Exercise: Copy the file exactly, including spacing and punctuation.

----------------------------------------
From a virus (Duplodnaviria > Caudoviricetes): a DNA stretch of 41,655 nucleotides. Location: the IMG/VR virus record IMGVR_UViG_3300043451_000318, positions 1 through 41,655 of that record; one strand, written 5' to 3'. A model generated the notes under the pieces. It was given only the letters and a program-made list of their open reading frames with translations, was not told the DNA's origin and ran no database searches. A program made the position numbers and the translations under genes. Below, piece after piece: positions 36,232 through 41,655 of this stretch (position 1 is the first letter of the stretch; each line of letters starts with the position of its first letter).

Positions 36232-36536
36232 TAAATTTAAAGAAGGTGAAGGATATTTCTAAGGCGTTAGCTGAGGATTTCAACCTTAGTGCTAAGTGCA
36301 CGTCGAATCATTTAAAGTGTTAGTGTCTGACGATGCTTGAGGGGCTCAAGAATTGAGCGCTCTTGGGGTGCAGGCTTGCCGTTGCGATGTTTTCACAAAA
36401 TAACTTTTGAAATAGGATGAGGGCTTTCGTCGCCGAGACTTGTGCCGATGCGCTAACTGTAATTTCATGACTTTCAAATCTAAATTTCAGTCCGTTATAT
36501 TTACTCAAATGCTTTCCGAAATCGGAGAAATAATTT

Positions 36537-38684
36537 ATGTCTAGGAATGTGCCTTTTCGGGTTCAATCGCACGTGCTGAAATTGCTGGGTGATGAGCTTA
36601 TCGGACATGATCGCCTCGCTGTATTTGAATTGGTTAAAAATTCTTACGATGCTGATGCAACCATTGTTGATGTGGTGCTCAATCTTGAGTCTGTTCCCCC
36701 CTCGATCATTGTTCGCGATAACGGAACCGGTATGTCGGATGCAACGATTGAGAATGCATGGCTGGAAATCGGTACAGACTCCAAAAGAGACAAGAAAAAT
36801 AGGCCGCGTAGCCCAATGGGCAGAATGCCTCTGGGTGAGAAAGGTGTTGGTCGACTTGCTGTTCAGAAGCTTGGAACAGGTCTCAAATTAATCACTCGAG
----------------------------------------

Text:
From a virus (Duplodnaviria > Caudoviricetes): a DNA stretch of 41,655 nucleotides. Location: the IMG/VR virus record IMGVR_UViG_3300043451_000318, positions 1 through 41,655 of that record; one strand, written 5' to 3'. A model generated the notes under the pieces. It was given only the letters and a program-made list of their open reading frames with translations, was not told the DNA's origin and ran no database searches. A program made the position numbers and the translations under genes. Below, piece after piece: positions 36,232 through 41,655 of this stretch (position 1 is the first letter of the stretch; each line of letters starts with the position of its first letter).

Positions 36232-36536
36232 TAAATTTAAAGAAGGTGAAGGATATTTCTAAGGCGTTAGCTGAGGATTTCAACCTTAGTGCTAAGTGCA
36301 CGTCGAATCATTTAAAGTGTTAGTGTCTGACGATGCTTGAGGGGCTCAAGAATTGAGCGCTCTTGGGGTGCAGGCTTGCCGTTGCGATGTTTTCACAAAA
36401 TAACTTTTGAAATAGGATGAGGGCTTTCGTCGCCGAGACTTGTGCCGATGCGCTAACTGTAATTTCATGACTTTCAAATCTAAATTTCAGTCCGTTATAT
36501 TTACTCAAATGCTTTCCGAAATCGGAGAAATAATTT

Positions 36537-38684
36537 ATGTCTAGGAATGTGCCTTTTCGGGTTCAATCGCACGTGCTGAAATTGCTGGGTGATGAGCTTA
36601 TCGGACATGATCGCCTCGCTGTATTTGAATTGGTTAAAAATTCTTACGATGCTGATGCAACCATTGTTGATGTGGTGCTCAATCTTGAGTCTGTTCCCCC
36701 CTCGATCATTGTTCGCGATAACGGAACCGGTATGTCGGATGCAACGATTGAGAATGCATGGCTGGAAATCGGTACAGACTCCAAAAGAGACAAGAAAAAT
36801 AGGCCGCGTAGCCCAATGGGCAGAATGCCTCTGGGTGAGAAAGGTGTTGGTCGACTTGCTGTTCAGAAGCTTGGAACAGGTCTCAAATTAATCACTCGAG